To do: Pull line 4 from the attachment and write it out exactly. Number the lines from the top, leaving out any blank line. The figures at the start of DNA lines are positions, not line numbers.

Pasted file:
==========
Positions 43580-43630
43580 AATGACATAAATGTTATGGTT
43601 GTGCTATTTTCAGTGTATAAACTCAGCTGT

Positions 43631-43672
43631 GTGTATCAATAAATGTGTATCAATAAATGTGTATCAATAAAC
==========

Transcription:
Positions 43631-43672